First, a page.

6 Crucial Aspects of Business Success

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Every business has a different focus and aspects that are crucial to its success. There is no one size fits all solution for every company. For example, if you’re running a bakery, then labor cost is a huge part of your income. If you own a consulting company, the quality of your teamwork is essential to making money. Whatever industry you’re in, these six crucial aspects of business success represent the difference between growing and going out of business.

crucial aspects of business success

6 crucial aspects of business success

Businesses succeed or fail based on their ability to sell to customers at a profit.


Sounds simple, right?

Well, it’s not anywhere near that simple. It takes a strategic plan that’s crafted in sufficient detail from research on both internal and external factors that impact business performance. It takes monitoring to modify your efforts so you optimize your outcomes. And, more than anything, building a strategic plan involves focusing on those crucial aspects of business success rather than getting sidetracked by trying to do too much and getting distracted from these key aspects.

To help you focus, we developed these 6 key aspects of business success that transcend individual business models and should guide you on where to place your efforts.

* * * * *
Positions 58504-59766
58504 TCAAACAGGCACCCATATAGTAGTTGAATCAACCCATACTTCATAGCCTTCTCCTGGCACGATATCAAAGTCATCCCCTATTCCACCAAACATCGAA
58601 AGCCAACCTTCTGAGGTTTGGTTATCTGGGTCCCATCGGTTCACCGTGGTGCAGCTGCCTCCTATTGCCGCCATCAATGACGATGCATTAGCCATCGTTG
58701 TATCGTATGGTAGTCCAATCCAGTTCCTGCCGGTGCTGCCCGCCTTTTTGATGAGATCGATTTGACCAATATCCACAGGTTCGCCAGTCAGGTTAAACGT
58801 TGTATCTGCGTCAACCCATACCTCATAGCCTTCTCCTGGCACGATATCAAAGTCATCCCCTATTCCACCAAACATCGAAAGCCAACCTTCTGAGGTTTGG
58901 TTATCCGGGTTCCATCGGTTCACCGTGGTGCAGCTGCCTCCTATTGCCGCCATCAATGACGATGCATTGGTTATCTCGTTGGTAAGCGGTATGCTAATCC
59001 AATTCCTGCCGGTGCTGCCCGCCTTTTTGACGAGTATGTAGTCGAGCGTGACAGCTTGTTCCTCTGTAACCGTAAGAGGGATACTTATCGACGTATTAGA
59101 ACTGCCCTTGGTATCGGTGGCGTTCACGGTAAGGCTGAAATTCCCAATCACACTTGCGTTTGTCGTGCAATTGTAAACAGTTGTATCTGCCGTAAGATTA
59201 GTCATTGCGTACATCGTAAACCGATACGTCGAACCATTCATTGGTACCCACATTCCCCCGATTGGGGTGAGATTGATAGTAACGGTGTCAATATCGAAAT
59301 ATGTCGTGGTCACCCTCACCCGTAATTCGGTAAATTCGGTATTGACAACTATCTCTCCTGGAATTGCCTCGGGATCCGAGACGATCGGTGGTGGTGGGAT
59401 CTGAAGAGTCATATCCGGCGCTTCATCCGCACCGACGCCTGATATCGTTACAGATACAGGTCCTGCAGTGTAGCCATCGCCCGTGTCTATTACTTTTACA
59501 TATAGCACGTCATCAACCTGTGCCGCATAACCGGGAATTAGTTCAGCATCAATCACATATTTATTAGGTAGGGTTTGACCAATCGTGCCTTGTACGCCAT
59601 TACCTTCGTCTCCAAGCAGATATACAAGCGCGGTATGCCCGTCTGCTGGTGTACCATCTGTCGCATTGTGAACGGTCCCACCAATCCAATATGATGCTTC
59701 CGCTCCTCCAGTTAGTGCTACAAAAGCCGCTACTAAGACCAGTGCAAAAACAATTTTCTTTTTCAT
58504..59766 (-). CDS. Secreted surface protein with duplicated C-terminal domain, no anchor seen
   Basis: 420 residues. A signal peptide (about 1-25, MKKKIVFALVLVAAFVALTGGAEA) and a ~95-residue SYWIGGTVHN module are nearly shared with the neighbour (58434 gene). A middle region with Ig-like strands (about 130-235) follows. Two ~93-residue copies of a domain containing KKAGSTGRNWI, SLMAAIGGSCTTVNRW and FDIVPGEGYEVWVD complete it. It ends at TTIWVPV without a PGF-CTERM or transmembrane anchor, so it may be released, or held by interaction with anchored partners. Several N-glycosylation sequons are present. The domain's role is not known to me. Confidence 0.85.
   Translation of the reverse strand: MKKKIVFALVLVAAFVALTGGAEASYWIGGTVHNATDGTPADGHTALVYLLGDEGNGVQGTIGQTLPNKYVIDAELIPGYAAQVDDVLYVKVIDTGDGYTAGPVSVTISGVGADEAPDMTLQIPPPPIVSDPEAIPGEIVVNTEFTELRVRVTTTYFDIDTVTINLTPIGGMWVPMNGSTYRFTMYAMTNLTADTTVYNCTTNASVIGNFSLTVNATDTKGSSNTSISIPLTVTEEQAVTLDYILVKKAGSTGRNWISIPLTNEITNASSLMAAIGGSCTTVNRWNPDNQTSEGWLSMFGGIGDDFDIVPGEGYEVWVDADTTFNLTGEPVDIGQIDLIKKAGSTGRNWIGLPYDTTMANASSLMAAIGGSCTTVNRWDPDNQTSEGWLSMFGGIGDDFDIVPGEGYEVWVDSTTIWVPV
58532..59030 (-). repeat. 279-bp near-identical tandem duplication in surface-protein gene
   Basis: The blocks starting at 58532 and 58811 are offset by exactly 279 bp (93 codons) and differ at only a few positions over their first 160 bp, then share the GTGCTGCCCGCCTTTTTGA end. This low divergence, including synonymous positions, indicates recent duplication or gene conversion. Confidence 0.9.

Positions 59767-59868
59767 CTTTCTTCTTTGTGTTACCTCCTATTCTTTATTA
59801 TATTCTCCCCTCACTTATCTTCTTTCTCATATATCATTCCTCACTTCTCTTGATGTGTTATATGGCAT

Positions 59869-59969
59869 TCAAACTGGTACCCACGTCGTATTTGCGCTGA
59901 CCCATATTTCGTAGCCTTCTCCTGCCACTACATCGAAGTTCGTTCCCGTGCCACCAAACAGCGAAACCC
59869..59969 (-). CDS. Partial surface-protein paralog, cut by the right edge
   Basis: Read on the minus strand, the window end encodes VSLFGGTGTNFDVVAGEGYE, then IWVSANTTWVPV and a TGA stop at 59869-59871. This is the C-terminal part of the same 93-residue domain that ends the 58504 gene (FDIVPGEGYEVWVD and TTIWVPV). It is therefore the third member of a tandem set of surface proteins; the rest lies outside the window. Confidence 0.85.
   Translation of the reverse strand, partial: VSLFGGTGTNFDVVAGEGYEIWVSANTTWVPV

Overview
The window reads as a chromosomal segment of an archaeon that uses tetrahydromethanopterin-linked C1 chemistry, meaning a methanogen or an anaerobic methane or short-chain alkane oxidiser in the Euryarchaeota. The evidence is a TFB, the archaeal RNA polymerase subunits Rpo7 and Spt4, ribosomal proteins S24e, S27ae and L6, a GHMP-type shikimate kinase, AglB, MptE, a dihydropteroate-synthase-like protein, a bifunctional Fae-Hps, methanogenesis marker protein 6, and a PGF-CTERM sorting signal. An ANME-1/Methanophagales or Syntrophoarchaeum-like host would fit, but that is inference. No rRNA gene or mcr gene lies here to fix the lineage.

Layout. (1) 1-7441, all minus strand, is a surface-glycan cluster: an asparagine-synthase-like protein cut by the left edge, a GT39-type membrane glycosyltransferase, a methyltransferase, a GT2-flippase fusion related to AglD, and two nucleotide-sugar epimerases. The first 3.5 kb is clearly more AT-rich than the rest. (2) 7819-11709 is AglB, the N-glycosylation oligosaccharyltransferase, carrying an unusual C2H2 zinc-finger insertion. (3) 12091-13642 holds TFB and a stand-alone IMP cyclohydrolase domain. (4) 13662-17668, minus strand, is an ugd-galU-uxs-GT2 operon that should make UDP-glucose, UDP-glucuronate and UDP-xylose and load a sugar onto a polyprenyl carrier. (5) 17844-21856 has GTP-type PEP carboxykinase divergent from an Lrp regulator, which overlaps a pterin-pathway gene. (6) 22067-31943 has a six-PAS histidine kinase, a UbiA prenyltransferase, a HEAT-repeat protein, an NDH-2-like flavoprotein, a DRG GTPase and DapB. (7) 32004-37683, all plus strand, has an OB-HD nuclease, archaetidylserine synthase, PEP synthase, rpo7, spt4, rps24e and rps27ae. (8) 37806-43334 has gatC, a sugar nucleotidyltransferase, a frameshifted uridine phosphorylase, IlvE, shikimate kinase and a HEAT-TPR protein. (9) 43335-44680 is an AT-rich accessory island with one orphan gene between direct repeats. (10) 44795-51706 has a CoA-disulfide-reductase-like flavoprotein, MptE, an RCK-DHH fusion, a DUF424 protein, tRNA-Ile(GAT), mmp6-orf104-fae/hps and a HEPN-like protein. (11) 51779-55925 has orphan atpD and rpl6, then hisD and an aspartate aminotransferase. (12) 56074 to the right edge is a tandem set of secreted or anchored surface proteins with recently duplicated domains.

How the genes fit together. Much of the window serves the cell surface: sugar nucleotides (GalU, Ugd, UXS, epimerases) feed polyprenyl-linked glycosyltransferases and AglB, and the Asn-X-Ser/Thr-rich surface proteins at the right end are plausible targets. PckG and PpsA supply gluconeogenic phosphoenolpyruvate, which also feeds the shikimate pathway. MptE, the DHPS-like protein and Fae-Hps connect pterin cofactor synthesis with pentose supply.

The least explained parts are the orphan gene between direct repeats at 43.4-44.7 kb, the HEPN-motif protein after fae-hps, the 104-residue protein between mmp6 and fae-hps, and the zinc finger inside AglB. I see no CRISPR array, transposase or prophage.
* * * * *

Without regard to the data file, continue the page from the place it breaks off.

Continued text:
#1 Customer service

If you want success, the first thing you need to do is make sure your customers are happy. If they aren’t happy with the goods and service you provide, don’t expect repeat business or referrals anytime soon! So if you can get this right from day one, it sets the tone for everything else in your company moving forward.

If you can’t deliver on quality, then transparency and communication are key to fixing problems. That means getting back to dissatisfied customers quickly, resolving issues efficiently, and making their experience a positive one overall.

In addition, you should make sure that your employees are happy, too. If employees feel like you care about them, they generate higher levels of productivity and work to make customers happy. Happy employees equal happy customers.

#2 Marketing strategy